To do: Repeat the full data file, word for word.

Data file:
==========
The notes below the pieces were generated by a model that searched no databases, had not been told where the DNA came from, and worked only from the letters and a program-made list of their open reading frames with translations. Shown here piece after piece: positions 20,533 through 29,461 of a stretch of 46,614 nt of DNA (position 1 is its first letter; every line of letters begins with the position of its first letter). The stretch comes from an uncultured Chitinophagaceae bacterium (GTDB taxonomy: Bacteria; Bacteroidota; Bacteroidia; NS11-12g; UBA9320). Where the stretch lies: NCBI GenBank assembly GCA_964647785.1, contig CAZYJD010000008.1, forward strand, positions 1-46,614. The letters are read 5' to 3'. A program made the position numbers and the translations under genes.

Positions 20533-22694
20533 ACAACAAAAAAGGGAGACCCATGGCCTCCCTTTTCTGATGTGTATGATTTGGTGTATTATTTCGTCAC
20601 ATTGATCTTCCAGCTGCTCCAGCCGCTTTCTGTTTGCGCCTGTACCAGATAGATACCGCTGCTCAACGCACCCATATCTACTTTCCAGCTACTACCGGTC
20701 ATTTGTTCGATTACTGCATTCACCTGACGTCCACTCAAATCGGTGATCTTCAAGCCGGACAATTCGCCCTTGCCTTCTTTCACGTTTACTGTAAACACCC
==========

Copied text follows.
The notes below the pieces were generated by a model that searched no databases, had not been told where the DNA came from, and worked only from the letters and a program-made list of their open reading frames with translations. Shown here piece after piece: positions 20,533 through 29,461 of a stretch of 46,614 nt of DNA (position 1 is its first letter; every line of letters begins with the position of its first letter). The stretch comes from an uncultured Chitinophagaceae bacterium (GTDB taxonomy: Bacteria; Bacteroidota; Bacteroidia; NS11-12g; UBA9320). Where the stretch lies: NCBI GenBank assembly GCA_964647785.1, contig CAZYJD010000008.1, forward strand, positions 1-46,614. The letters are read 5' to 3'. A program made the position numbers and the translations under genes.

Positions 20533-22694
20533 ACAACAAAAAAGGGAGACCCATGGCCTCCCTTTTCTGATGTGTATGATTTGGTGTATTATTTCGTCAC
20601 ATTGATCTTCCAGCTGCTCCAGCCGCTTTCTGTTTGCGCCTGTACCAGATAGATACCGCTGCTCAACGCACCCATATCTACTTTCCAGCTACTACCGGTC
20701 ATTTGTTCGATTACTGCATTCACCTGACGTCCACTCAAATCGGTGATCTTCAAGCCGGACAATTCGCCCTTGCCTTCTTTCACGTTTACTGTAAACACCC